A word about motivation and discovery: reading and writing a PhD

So what it is like writing a PhD? When one starts a research project it can feel exciting. More often than not thought it can feel terrifying.  It is becoming a running joke in my office about how many books arrive from Amazon on weekly basis. How many can I go through? Lots. I love the smell of new books. The knowledge that is hidden behind every new edition entices me into the new worlds of information. I consider myself enthusiastic about new projects and hungry for new insights, eager to press on with my work and life. However, as my dear friend and past work colleague recently pointed out whilst enjoying our tasty breakfast: ‘many people get excited about new things, but only few take their projects to the end’. Phew, I thought to myself, I am fortunate enough to finish my Phd as a big part of me is a completer finisher according to Belbin survey profiles. However, my mind still wandered off. How easy is it to draw a line behind a PhD research project? And can it ever be ‘finished’?

Gap finding

Writing a PhD is challenging from many aspects. One of the most difficult tasks for me is the famous ‘gap finding’, to contribute to the existing research with new insights. Finding that something that has not been theorised about as yet… In the current information obsessed era, I can safely say, it is becoming a test of my endurance. Sometimes, I feel like a little entrepreneur in pursuit of new ideas, chasing life for what it is worth.

When I embarked on my Phd journey in October 2013, I was looking into workplace stress interventions. Although the nature of my research has changed considerably since, I came across some wonderful stress related publications, one of which is The Stress of Life by Dr Hans Selye. When Dr Selye started his research in laboratory settings, he was not the first person to talk about stress. Although he was researching this phenomena since early 1930s, and this area was seriously under-researched back then, he came across many of those who did not believe in his mission to devote his life work to stress. He was not scared, however, of making bold decisions, of the gap finding exercise:

“When someone starts out in a research career, it is somewhat discouraging to think that, because through so many centuries so many outstanding minds have explored the salient problems of medicine, presumably most of the important things have already been discovered” (Selye, 1984, p.41).

We all are creative individuals. There will always be new stories to tell, as long as we keep our desires up and keep believing in pursuing something greater than we are. Every research is unique, since only you can put together the literature in the way you have done, making your critical voice to be heard. Shout out loud enough, scream if you need to, but keep looking and learning.  I am out there too, searching with you… The unique contribution surely must be on its way.

Writing process

When you are a researcher, the moments of accrual of new knowledge are undeniably thrilling experiences. However, a true wisdom lies behind sharing that knowledge. As Dr Selye would put it, “to discover does not mean to see, but to uncover sufficiently that many may see and continue to see” (Selye, 1984, p.39). Writing process is therefore the necessary companion of every researcher. But what about if one is not borne to be a writer? What about if one does not speak English as a first language and is expected to write academically? There is no magic formula. Write every day. Then read. And write again.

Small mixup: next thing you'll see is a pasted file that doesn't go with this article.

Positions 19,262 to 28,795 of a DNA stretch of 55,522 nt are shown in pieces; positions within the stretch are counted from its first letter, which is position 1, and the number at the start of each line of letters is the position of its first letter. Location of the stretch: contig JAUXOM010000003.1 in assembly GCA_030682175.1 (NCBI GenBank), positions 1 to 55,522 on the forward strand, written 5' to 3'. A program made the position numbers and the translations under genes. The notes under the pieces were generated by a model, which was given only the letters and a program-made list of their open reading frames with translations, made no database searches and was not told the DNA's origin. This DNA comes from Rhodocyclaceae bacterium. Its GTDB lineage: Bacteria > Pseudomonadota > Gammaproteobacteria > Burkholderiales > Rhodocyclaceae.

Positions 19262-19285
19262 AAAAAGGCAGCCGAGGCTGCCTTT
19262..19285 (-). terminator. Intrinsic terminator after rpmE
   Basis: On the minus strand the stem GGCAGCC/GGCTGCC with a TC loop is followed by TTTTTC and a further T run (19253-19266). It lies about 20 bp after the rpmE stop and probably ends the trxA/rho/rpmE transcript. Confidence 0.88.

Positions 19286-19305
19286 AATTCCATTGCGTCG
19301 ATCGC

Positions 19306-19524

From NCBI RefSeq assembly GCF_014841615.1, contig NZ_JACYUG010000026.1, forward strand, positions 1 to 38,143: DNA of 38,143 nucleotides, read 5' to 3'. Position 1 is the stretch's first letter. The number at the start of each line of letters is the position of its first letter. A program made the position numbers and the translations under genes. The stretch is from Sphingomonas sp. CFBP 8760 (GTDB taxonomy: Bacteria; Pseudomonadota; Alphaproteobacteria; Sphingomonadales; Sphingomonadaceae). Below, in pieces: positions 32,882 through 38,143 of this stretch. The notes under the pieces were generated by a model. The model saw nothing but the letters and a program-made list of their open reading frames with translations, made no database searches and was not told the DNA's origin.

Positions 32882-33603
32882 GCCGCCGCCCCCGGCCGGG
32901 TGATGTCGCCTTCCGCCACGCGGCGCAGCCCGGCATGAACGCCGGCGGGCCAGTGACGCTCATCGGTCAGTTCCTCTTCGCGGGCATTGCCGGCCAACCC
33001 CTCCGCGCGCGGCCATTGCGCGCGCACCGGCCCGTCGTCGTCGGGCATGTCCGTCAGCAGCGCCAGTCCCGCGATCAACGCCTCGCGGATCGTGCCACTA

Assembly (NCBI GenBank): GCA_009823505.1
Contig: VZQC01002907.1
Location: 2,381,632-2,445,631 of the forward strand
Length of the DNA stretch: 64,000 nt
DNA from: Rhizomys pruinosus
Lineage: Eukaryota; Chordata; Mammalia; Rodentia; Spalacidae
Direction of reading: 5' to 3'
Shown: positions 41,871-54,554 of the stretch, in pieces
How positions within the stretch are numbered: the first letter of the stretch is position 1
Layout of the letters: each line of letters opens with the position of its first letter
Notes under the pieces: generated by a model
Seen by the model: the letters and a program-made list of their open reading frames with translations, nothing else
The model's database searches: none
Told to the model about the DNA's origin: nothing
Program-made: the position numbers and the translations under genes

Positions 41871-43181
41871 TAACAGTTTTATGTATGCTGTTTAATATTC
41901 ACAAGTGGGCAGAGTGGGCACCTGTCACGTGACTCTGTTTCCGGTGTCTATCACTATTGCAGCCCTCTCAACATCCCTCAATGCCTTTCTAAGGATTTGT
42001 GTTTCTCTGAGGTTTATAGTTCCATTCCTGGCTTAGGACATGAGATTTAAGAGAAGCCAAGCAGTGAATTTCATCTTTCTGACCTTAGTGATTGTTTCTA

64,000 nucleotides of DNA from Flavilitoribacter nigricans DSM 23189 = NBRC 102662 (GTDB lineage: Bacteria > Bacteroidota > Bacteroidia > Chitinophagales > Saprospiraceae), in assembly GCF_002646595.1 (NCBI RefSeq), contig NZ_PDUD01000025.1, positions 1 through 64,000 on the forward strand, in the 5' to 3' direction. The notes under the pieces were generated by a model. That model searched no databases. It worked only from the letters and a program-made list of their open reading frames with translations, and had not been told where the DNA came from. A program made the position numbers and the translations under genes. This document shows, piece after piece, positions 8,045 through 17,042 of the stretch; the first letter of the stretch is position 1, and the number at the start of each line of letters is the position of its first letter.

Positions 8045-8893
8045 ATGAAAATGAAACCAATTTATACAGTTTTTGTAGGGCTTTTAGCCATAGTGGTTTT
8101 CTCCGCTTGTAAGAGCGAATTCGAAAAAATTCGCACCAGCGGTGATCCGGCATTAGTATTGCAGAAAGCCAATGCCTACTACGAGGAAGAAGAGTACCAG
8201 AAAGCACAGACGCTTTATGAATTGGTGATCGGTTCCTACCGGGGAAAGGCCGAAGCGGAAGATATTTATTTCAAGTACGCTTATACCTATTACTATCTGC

But how can one motivates themselves to write astonishing 80,000 words of a research project? Try imagining what it will feel like when you will have finished your work. What will you know? Who will you be? Will you have discovered a new yourself?

If you don’t know where you are going, you will end up somewhere else. Keep reminding yourself of your ‘why-s’, of your motivations to start studying, of the reasons you are doing this work, of your contribution to knowledge, or day-to-day life. Many people are put off by difficult, or even unrealistic goals, as Tim Ferris would put it. So they end up sitting on a sofa and watching TV. I believe that it is the taste of happiness, the feelings of self-development, one’s growth that could be achieved through the PhD process that should keep us going for a little longer.

Final remarks about hard work

Mihaly Csikszentmihalyi  (2002) points out rightly that when one wants to achieve a state of ‘flow’ one has to be in control of their mind. In order to enjoy the moments when the time stops and you find yourself in a maximum engagement with your work or life, you have to work hard. The best experiences usually occur, not when one is in a comfortable state, but when they are willingly stretching themselves “to accomplish something difficult and worthwhile” (Csikszentmihalyi, 2002, p.3). I would like to conclude this blog post with a wonderful Slovak saying: without work there is no cake.

So let’s pick up that next book and see where it will take us… Good luck to my fellow researchers!

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